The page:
According to the demographic study done by TAM on the digital platform, non-metros have seen a significant growth in digital TV penetration
Pay-Direct-to-Home (DTH) is penetrating rural India in greater measure as the share of pay-DTH has almost doubled in rural India, as compared to 2008. As per a study known as ‘TAM Annual Universe Update –2010’, done by Television Audience Measurement Group, TAM, along with its parent companies—AC Nielsen and Kantar Media Research/IMRB, the estimated total number of TV households in India is about 135 million, out of which 80% of TV households in India now have a cable & satellite (C&S) connection and among these one in every five households have a digital connection. Digital connection involves reception of TV signals through a set-top-box, (STB), either through DTH or through cable. The DTH service is growing fastest and has been higher across platforms, whether it is metros or even smaller towns.
Both urban and rural digital growth is mainly coming from pay-DTH; the growth rate of the same is specifically higher in rural areas. The share of pay-DTH among all DTH households has been 86% for urban compared to 64% for rural areas.
But if we compare the statistics in 2008, the growth in the digital segment in the rural sector was 34%, in 2009 it was 49% and in 2010 it was 64%. What prevails over everything else is that DTH has been observed as the growth provider for digital TV in both strata, whereas cable STB penetration remains stable across urban and rural India.
TAM’s spokesperson told Moneylife that the agency, along with its parent companies, has been active on conducting this study to give a better perspective on the industry. “This is TAM’s regular annual study and we have been doing this for the past four years. Our definition of ‘digital’ is that any home which has an STB has DTH services. Through this study we try to give the industry an understanding of the current television landscape. Broadcast is going digital in India and what we are trying to do is get a clue from where exactly is the growth coming, whether it is the rural or the urban market. The rural market has been responding fantastically compared to the urban one,” said the TAM spokesperson.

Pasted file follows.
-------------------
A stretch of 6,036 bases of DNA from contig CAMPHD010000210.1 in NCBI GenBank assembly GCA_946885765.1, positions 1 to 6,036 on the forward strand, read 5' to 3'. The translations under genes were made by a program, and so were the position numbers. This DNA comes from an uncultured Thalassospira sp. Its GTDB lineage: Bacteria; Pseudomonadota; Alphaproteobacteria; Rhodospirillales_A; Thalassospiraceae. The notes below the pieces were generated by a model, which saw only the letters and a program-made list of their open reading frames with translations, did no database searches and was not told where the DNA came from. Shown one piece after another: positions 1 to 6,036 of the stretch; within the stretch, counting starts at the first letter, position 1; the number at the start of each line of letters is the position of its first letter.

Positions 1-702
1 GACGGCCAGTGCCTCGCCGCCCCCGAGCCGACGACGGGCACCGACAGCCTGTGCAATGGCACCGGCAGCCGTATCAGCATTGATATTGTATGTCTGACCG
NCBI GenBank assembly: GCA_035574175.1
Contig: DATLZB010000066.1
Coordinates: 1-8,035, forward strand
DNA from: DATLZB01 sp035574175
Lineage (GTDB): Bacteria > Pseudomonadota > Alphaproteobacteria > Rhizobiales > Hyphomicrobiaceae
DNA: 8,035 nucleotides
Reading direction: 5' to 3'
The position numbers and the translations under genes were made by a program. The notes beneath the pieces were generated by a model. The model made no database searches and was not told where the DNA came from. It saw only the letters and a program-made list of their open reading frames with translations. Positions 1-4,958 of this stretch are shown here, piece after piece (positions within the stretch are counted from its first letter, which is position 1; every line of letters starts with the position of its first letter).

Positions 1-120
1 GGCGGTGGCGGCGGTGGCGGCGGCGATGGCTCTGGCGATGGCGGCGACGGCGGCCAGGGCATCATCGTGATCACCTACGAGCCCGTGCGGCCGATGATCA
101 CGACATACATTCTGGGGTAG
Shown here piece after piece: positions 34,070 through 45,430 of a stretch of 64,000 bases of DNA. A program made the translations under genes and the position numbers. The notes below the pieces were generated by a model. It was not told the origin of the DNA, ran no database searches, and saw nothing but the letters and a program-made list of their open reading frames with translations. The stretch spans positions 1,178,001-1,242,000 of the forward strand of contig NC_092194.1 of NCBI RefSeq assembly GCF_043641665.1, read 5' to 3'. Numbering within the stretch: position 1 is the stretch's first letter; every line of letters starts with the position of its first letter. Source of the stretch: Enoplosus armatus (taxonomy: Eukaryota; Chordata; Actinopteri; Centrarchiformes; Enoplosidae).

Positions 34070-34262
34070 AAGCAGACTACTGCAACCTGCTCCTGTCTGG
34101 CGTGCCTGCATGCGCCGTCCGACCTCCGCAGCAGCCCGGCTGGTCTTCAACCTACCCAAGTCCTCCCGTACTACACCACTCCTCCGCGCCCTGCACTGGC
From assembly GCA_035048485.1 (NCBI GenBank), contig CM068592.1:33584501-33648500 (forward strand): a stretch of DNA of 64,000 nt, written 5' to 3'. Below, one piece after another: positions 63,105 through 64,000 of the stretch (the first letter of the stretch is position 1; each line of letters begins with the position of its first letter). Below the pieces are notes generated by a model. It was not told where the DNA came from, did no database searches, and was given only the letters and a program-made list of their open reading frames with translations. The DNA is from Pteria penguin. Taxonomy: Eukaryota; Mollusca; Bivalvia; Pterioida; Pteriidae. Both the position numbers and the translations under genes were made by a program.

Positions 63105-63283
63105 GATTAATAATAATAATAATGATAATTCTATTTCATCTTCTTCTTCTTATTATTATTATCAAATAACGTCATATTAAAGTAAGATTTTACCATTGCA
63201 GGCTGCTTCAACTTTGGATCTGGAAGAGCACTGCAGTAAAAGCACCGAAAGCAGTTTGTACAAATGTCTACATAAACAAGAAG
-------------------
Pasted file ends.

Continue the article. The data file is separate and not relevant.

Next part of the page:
According to the statistics provided by the report, Maharashtra, Gujarat, Uttar Pradesh, Madhya Pradesh, and Delhi have performed better with a higher growth rate than the all-India figures for TV and C&S (cable and satellite).
According to the demographic composition studied by TAM on the digital platform, non-metros have seen a significant digital growth, considering that all-India digital growth has been around 11%. TV, C&S and digital segments grew by 9%, 11% and 54% respectively per year, as per the TAM report, where growth has been primarily driven by non-metro markets. TAM’s spokesperson added, “What the Indian landscape is seeing is the co-existence of C&S and digital on the same platform, which is marvellous.” According to industry sources, the DTH story has been fairly optimistic, as the industry added about 12 million customers in the first five years but in the last one year the industry has added 10 million more customers. Therefore, today the total DTH market is around 22 million. Airtel, which has around 2.5 million customers for its DTH service, said that rural India is an important market, “It (the rural market) has played a substantial role in our growth in DTH services in the last one year or so.
Increasingly, we find that over 60% of our customers come from outside the top 300 towns in India.”
DTH has become popular as it always gives the consumer a variety to choose from and pick accordingly. Considering that there are almost 10-12 hours of power cuts in rural areas, it makes it easier for the population to access their favourite programmes or daily soaps. All they need is a small generator and their digital TV will work. TAM’s spokesperson also suggested, “There is always an advantage of getting to know the rule of demand and supply. Consumers will always have the power to demand for TV channels as per their convenience compared to cable services, which offer only selected channels.”